Received Oct 24; Accepted Apr 2. This is an open access article under the terms of the Creative Commons Attribution-NonCommercial License, which permits use, distribution and reproduction in any medium, provided the original work is properly cited and is not used for commercial purposes.
The pattern of evolution through each of these phases may vary considerably among cultures, and retrogression to more atavistic phases may occur during periods of cultural decline and collapse.
However, most cultures develop advances in health care as a response to crises arising from the characteristics of each historical period. Shamanism The earliest forms of intentional healing practices throughout the world have invariably been shamanic in nature.
The shaman harnesses the beliefs of the sick person to assist the body's innate ability to heal itself. In scientific-technological periods of history, this effect becomes known condescendingly as the placebo effect.
Yet regardless of the label given, the mind has potentially potent effects on processes of the physical body.
When the minds of the shaman and the person to be healed focus together on a common belief system and cultural framework, they can work together for the common good and provide an effective healing influence over illness. As the shaman begins to recognize his power over illness and over the minds of his tribe or people, the temptation often arises to use this power for ego enhancement, acquiring wealth, and exerting political and social control.
As human societies transformed from hunter-gatherer tribes into nomadic animal herders and ultimately into farming societies, they became dependent upon fixed territories of land for their survival.
Military-political power arose among individuals and groups most suited to lead armies into battle for defending territory.
These military-political powers latched onto the pre-existing social power and influence of the shamans, and the shamanic traditions came under organized control and regulation.
In ancient Mesopotamia, the powers of the shaman were divided among three specialized functionaries, each of which was regulated by the state, and each of which jealously scrutinized the others' actions so that the prescribed limits of action were never exceeded.
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The three types of practitioner asu, or craftsman skilled in wound healing; ashipu, a specialist in incantations; and baru, or soothsayer would all attend the patient together.
The asu, besides tending to the patient's physical wounds and administering herbs and remedies, would tell the ashipu what he found so that the ashipu could mutter the proper incantations. The baru predicted the future course of the illness based upon omens and signs as they approached the patient's house, giving the other two useful insights into the patient's home and neighborhood environment, perhaps noting any unsanitary conditions, etc.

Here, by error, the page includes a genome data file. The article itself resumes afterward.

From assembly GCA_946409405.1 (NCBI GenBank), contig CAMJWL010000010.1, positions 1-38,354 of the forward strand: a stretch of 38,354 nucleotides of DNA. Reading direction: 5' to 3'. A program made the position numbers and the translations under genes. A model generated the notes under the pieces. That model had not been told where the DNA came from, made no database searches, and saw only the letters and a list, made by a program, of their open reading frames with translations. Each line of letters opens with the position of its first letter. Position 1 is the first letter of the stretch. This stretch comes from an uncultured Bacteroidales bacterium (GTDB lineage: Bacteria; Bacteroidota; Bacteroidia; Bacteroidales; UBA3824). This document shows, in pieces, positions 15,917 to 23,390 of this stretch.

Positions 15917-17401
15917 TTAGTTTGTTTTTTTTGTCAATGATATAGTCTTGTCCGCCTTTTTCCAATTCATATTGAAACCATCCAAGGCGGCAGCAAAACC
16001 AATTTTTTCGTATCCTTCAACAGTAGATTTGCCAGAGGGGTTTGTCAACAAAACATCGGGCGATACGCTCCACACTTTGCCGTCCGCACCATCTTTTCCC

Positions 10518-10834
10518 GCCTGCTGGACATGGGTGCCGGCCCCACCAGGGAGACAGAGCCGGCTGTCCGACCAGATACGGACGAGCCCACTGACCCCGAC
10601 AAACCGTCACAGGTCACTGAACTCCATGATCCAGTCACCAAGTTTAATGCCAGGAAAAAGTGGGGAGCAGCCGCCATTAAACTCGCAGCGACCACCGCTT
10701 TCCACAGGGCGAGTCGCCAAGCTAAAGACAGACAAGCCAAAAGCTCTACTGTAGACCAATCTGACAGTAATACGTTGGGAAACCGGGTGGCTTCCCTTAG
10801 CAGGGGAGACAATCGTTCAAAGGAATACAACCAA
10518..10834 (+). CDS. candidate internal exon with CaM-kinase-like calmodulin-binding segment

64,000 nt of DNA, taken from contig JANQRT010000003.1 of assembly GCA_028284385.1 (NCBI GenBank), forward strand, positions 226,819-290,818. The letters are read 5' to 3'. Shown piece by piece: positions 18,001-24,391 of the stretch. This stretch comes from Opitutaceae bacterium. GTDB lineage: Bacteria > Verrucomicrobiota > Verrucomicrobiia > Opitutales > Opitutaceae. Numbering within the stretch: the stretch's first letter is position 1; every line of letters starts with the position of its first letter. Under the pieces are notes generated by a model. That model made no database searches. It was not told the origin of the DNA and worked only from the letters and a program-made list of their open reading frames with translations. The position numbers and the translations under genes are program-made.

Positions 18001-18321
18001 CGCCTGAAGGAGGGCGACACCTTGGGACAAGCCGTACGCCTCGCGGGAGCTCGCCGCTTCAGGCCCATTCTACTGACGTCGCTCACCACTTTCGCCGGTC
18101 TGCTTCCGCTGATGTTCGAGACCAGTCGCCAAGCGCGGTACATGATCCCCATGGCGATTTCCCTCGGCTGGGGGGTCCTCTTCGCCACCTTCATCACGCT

Many early peoples considered their herbalist-shamans to be gods. Shen Nong, to whom references date from B. Thoth, Isis, Osiris and Imhotep were probably all healer-herbalists who were later considered by ancient Egyptians to be gods.
The shaman-herbalist might have gained great advantage by understanding and acquiring knowledge about the physical effects of plant medicines, while continuing to publicly hold that mumbo-jumbo and special knowledge of incantations and appeals to deities were crucial ingredients of any healing ritual.
As agriculture became the predominant mode of survival in the Middle Eastern and Mediterranean regions, cities with large populations arose to promote trade of agricultural goods and of luxuries demanded by a growing cultured and leisure class.
The efficiencies of the city for trade and commerce resulted in large concentrations of people and unsanitary conditions, eventually leading to severe epidemics. The shaman who relied upon incantations and placebo effects may have provided adequate relief before the era of urbanization, but the phenomenon of epidemics presented a new challenge.History and characteristics of Okinawan longevity food Hiroko Sho Director University of The Air Okinawa Study Center, Okinawa, Japan with mention of the Ryukyu islands appearing in Chinese history texts dating back to AD, elements with medicinal qualities connected with longevity.
History The Compendium of or other characteristics of: chills, fever, perspiration, appetite, thirst, taste, defecation, urination, pain, sleep, menses, leukorrhea. The deer penis is believed to have therapeutic benefits according to traditional Chinese medicine.
Nov 14, · In short, the history of nutrients, foods, herbs and wines in Chinese Medicine is vast and classic texts date back over years ago.
This article will provide a brief overview of the physiology of digestion as it relates to TCM, general nutrition strategies, . The shark fins have been a part of traditional Chinese medicine for centuries.
Shark finning is banned in many countries, but the trade is thriving in Hong Kong and China, where the fins are part of shark fin soup, a dish considered a delicacy, and used in some types of traditional Chinese medicine.
Chinese cuisine is an important part of Chinese culture, which includes cuisine originating from the diverse regions of China, as well as from Chinese people in other parts of the world. Because of the Chinese diaspora and historical power of the country, Chinese cuisine has influenced many other cuisines in Asia, with modifications made to.
See more on The History of Chinese Medicine. General Principals of Chinese Medicinal Cuisine 1. Balance Goji berries is a widely used ingredient in Chinese medicine cuisine Healing herbs or animal parts can be added to the diet .